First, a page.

Posted by: Nicholas Davis | March 26, 2009

Comic du jour

Randall from XKCD demonstrates an important facet of the AIG debate: when we start talking in policies valued in trillions, companies failing and losing billions, yet focus on issues related to millions, we need to ensure that we understand the difference in scale between these numbers. While it’s very true that we should look after the pennies, right now we have a trillion-dollar problem, and some people are getting distracted and outraged at the wrong end of the spectrum.

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Responses

  1. I question your “wrong end of the spectrum” comment. A lot of the rage stems from the fact that it is these (small) short term performance bonuses that encouraged bankers and insurers to take risky decisions that eventually led to the financial crisis, yet, at the time of greatest failure, they are still getting rewarded. This is not so much looking after the pennies as looking after the trillion dollar banking system, which relies on the decisions of the people getting these “small” amounts of money. If we are to stop this crisis from happening again we need to make sure these people are incentivized to make decisions that are in the best interest of the system, and this is not through awarding bonuses for short term decisions and failure. I agree there is another, concurrent need to get out of the crisis, but I don’t think we should ignore the problem of bonuses based on short term performance and their consequences in the meantime.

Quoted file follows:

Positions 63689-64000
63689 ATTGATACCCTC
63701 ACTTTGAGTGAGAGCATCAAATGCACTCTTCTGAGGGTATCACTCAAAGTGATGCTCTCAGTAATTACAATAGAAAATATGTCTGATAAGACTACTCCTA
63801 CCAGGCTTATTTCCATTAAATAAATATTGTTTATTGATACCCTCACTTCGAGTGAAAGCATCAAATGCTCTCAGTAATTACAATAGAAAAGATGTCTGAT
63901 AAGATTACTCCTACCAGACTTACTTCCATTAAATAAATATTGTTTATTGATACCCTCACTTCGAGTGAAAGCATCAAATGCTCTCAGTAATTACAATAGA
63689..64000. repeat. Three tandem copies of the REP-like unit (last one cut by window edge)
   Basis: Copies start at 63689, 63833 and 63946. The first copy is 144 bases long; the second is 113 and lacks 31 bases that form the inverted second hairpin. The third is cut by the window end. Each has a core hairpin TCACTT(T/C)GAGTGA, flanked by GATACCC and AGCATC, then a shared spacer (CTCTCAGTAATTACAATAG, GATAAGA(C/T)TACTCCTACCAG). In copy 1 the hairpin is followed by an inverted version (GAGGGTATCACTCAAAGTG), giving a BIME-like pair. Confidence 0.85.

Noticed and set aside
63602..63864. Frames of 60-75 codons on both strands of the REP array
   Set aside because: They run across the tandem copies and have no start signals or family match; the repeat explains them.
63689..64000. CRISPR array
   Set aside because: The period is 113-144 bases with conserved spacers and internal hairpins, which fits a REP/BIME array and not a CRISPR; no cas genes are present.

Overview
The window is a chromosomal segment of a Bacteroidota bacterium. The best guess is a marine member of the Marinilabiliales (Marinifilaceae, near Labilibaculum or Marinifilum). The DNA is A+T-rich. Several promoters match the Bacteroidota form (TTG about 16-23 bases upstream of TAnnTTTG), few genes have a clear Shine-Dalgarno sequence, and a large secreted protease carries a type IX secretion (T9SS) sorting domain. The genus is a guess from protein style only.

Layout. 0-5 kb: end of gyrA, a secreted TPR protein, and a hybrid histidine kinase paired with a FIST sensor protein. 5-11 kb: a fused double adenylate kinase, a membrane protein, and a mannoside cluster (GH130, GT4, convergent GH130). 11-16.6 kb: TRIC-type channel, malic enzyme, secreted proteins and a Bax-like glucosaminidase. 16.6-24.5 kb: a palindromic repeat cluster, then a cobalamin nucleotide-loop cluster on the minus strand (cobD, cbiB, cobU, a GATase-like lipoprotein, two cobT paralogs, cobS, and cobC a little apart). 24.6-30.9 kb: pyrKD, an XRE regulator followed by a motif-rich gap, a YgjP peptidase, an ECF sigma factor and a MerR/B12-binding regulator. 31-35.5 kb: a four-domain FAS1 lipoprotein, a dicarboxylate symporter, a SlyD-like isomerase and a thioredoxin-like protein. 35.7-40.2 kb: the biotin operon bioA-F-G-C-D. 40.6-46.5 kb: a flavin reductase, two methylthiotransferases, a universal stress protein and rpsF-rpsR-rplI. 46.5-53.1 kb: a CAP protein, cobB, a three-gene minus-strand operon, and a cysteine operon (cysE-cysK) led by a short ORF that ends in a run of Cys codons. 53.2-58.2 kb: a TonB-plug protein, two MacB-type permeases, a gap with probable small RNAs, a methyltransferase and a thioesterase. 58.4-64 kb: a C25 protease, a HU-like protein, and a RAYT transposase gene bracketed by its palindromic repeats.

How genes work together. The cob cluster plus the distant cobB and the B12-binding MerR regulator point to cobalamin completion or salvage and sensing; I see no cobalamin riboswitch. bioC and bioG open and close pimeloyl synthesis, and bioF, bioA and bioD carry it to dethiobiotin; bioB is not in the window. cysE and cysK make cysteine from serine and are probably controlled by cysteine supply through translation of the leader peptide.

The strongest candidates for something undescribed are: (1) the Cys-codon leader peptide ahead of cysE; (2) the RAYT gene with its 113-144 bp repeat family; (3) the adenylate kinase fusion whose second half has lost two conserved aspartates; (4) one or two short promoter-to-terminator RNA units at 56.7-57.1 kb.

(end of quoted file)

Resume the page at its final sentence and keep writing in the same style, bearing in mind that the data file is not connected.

• I completely agree with your point – we need to sort out the asymmetric payoff issue and deal with bonuses in the financial industry in a much smarter way. My issue comes from the fact that it is not congress that should be doing this right now – they should be supporting stabilization efforts while delegating the nuts and bolts of designing a better bonus system to others. The time by our leaders spent on the bonus discussion in the context of AIG would be better channelled elsewhere right now, IMHO – but the outrage should definitely be channelled into concerted efforts to develop universal principles to prevent bonuses creating similar problems in the future through a “heads I win, tails you lose” incentive system. I’m with you on the fact we can’t ignore this.


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